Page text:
For her follow-up to Raw, Julia Ducournau delivers ’a deranged cocktail of outrage, excess, conceptual ferocity and sheer silliness’
Dir. Julia Ducournau. France. 2021. 108 mins.
Anyone hoping for a shock blast from this year’s Cannes Competition can finally revel in the radical weird-out of Julia Ducournau’s Titane. The long-awaited second film from the director of 2016 French horror hit Raw, Titane is out there, all right – but it’s out there in so many different directions that viewers may quickly give up on gleaning any logic, and just go with its increasingly febrile dream-like flow. The film is so crammed with undeveloped possibilities, bold as they all are, that it makes for a frustrating spectacle, although one you can never take your eyes off. Following the female perspective and confrontational intensity of Raw, Titane is bound to find an avid following among fans of extreme cinema, lovers of hyper-icky body horror and adepts of post-modern theory alike, while a lead role from stalwart Vincent Lindon should ensure healthy box office – though fans may be startled to see how far out of his comfort zone he has strayed.
A frustrating spectacle, although one you can never take your eyes off
A narrative that seems like a free-associative fugue through serial killer tropes and the Cronenbergian gynaeco-Gothic, Titane takes its name from the metal titanium used in surgical prostheses. A prelude shows a car crash involving a young girl named Alexia and her father (a nicely lugubrious turn from director Bertrand Bonello), after which he requires the implantation of a metal plate in her head. Flash-forward a few years and the metal seems to have had an odd effect on her (although even before the crash, she was acting pretty oddly). Played as an adult by strikingly uninhibited newcomer Agathe Rouselle, Alexia now works as a dancer at motor trade shows, one of several young women who do cheesy erotic dances over the bonnets of still cheesier cars. Heavily-tattooed tough girl Alexia – on her chest, ’Love Is a Dog From Hell’ – soon shows she has a way of dealing with unwelcome male attentions, while a sapphic moment with a fellow dancer (Raw’s Garance Marillier) also brings out her spiky side.
Meanwhile, Alexia’s most intense physical relationship is with one of the showroom cars, a flashy confection emblazoned with flames, and a backseat night of mechanical passion leads to strange transformations going on in her body (the human-machine intimacy echoing Zoe Wittock’s recent fantasia Jumbo, which similarly made copiously surreal use of engine oil).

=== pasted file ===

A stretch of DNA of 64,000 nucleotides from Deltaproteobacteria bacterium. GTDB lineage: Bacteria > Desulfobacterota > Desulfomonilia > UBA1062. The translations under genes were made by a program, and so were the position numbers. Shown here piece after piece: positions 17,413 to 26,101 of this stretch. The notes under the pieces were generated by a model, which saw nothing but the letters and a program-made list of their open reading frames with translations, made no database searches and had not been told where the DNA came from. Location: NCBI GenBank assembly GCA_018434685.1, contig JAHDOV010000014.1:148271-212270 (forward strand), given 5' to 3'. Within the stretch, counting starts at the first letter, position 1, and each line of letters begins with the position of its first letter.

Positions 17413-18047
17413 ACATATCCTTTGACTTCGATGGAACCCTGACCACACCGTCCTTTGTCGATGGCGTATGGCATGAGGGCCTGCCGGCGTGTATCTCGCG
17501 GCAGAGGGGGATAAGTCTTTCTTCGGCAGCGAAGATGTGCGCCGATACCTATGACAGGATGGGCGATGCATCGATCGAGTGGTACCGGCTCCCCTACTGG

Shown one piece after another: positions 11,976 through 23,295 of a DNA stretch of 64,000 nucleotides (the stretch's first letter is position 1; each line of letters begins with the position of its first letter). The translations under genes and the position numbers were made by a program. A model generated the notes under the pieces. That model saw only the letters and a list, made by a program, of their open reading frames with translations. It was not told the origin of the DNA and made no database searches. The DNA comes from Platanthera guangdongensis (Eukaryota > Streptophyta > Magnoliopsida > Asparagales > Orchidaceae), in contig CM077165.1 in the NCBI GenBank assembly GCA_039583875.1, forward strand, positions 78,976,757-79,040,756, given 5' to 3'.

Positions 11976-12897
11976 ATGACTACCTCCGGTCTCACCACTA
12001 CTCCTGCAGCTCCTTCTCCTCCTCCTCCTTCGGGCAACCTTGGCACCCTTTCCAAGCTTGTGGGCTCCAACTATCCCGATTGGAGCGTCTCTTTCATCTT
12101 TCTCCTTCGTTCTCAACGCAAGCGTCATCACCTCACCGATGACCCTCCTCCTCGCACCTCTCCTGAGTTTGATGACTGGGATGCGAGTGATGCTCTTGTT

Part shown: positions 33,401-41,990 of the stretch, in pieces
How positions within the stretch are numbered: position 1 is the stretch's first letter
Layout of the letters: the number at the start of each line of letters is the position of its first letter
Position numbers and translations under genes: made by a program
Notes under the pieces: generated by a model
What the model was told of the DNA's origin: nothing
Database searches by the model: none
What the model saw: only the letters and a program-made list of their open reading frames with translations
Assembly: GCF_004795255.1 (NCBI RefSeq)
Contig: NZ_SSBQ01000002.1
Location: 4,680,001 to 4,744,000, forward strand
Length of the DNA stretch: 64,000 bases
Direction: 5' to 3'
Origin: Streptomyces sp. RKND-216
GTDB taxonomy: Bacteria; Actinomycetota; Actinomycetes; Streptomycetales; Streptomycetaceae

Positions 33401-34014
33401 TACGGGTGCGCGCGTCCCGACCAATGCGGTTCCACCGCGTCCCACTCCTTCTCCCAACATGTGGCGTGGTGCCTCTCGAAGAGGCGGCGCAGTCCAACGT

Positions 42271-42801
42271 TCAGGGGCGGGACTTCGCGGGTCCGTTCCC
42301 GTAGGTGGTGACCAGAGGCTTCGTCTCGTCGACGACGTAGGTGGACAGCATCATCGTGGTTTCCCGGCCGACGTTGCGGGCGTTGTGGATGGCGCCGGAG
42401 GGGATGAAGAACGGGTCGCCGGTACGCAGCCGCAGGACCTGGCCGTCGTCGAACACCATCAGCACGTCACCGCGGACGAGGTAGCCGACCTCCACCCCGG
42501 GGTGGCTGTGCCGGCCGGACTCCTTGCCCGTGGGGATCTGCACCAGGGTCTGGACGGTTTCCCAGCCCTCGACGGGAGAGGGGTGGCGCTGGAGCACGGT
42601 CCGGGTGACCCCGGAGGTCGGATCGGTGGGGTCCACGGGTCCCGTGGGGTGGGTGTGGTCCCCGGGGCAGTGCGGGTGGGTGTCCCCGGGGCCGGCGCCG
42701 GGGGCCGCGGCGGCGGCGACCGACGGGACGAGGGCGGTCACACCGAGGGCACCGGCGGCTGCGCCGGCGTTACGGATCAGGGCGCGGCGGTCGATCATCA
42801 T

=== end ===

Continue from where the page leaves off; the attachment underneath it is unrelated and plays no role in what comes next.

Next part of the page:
After a mesmerisingly odd build-up – and a perhaps misjudged shift of tone into homicidal farce with a dash of De Palma – Alexia goes on the run, and decides to change her identity. Cutting her hair and performing a radical act of impromptu auto-rhinoplasty, Alexia presents herself as a boy, then forms an increasingly perverse father-son bond with Vincent (Lindon), the troubled, body-pumping, steroid-shooting den daddy to a squadron of firefighters - whose all-male dance sessions suggest a flashier tribute to Claire Denis’s homoerotic images of the Foreign Legion in Beau Travail.
The film gets madder as it proceeds – and Alexia and her daddy ever more wild-eyed - and overall, there’s not much of what you’d call a recognisably human touch, although a brief appearance by Myriem Akheddiou, as Vincent’s ex, brings a welcome breath of emotive nuance. But looking for realistic character representation is beside the point in a film that’s fiercely assertive in its comic-strip aesthetic.
New find Rousselle, who physically and emotionally pushes herself to audacious limits – and who barely utters a word throughout - is an extraordinary presence, her angular features and intense glare working to ferociously imposing effect, especially under the torrid expressionistic lighting of returning Raw DoP Ruben Impens. A physically and emotionally pumped-up Lindon, meanwhile, is the solemn monolithic presence we’re used to; but where he usually uses his glowering looks and imposing bulk to somewhat reassuring effect (as in his Everyman roles in Stéphane Brizé films like The Measure of a Man), here he projects a disturbance that’s entirely new, in a way that proves both unsettling and oddly affecting.
Titane is thematically rich, certainly, and fans and critics alike will have a ball picking over its themes of gender fluidity, toxic masculinity, female desire and the kind of transhuman/cyborg theory associated with thinker Donna Haraway. Others will just revel in the all-cylinders-blazing flamboyance and some terrific showpieces, like the tracking shot through the car show, a firehouse party set to a Future Islands number (conceived a bit like the Rihanna moment in Céline Sciamma’s Girlhood, but with muscle boys) and conflagrations galore (arguably just a bit too galore). By the time we reach an apocalyptic payoff, Titane has skated on and off the rails several times, with insouciant abandon. You miss the combination of bravado and control that made Raw work so well, but the deranged cocktail of outrage, excess, conceptual ferocity and sheer silliness on display here will make you gasp – and occasionally flinch.
Production companies: Kazak Productions, Frakas Productions, Arte France Cinéma
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Producer: Jean-Christophe Reymond
Screenplay: Julia Ducournau
Cinematography: Ruben Impens
Editor: Jean-Christophe Bouzy
Production design: Laurie Colson, Lise Péault
Music: Jim Williams
Main cast: Vincent Lindon, Agathe Rouselle, Garance Marillier, Laïs Salameh